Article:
In the latter end of this year [i.e., 1762] God called to himself that burning and shining light, Jane Cooper.2 As she was both a living and a dying witness of Christian perfection, it will not be at all foreign to the subject to add a short account of her death; with one of her own letters, containing a plain and artless relation of the manner wherein it pleased God to work that great change in her soul:
May 2, 1761.
I believe while memory remains in me, gratitude will continue. From the time you preached on Gal. v. 5, I saw clearly the true state of my soul. That sermon described my heart, and what it wanted to be, namely, truly happy. You read Mr. M–’s letter, and it described the religion which I desired. From that time the prize appeared in view, and I was enabled to follow hard after it. I was kept watching unto prayer, sometimes in much distress, at other times in patient expectation of the blessing. For some days before you left London, my soul was stayed on a promise I had applied to me in prayer: “The Lord whom ye seek shall suddenly come to his temple” [Malachi 3:1]. I believed He would, and that He would sit there as a refiner’s fire [verses 2-3].
The Tuesday after you went, I thought I could not sleep, unless He fulfilled His word that night. I never knew as I did then the force of these words: “Be still, and know that I am God” [Psalm 46:10]. I became nothing before Him, and enjoyed perfect calmness in my soul. I knew not whether he had destroyed my sin; but I desired to know, that I might praise Him. Yet I soon found the return of unbelief, and groaned, being burdened.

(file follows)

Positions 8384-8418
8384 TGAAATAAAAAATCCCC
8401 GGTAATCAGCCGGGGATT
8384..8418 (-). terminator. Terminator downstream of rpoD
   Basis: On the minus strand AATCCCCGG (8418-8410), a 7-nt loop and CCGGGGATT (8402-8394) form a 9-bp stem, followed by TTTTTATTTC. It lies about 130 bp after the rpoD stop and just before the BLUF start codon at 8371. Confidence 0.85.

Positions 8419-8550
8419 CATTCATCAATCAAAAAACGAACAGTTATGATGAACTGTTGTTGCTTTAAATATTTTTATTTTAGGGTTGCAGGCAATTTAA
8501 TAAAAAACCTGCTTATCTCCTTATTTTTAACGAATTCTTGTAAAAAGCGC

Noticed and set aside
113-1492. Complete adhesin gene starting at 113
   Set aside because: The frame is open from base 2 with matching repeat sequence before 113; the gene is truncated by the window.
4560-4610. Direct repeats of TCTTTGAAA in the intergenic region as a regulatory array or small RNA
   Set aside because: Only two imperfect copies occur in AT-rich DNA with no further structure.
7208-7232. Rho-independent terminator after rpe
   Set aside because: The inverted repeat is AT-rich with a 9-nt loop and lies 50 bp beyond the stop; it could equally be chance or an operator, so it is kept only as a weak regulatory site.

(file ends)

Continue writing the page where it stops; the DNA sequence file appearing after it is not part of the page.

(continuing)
On Wednesday I went to London, and sought the Lord without ceasing. I promised, if He would save me from sin, I would praise Him. I could part with all things, so I might win Christ. But I found all these pleas to be nothing worth; and that if He saved me, it must be freely, for His own Name’s sake.
On Thursday I was so much tempted, that I thought of destroying myself, or never conversing more with the people of God; and yet I had no doubt of His pardoning love; but
’Twas worse than death my God to love,
And not my God alone.3
On Friday my distress was deepened. I endeavoured to pray, and could not. I went to Mrs. D., who prayed for me, and told me it was the death of nature. I opened the Bible on, “The fearful, and unbelieving, shall have their part in the lake which burneth with fire and brimstone” [Revelation 21:8]. I could not bear it. I opened again on Mark xvi. 6, 7: “Be not affrighted: ye seek Jesus of Nazareth. Go your way and tell His disciples He goeth before you into Galilee: there shall ye see Him.” I was encouraged and enabled to pray, believing I should see Jesus at home.
I returned that night, and found Mrs. G. She prayed for me; and the predestinarian had no plea, but “Lord, Thou art no respecter of persons” [Acts 10:34]. He proved He was not, by blessing me. I was in a moment enabled to lay hold on Jesus Christ, and found salvation by simple faith. He assured me, the Lord, the King was in the midst of me, and that I should see evil no more.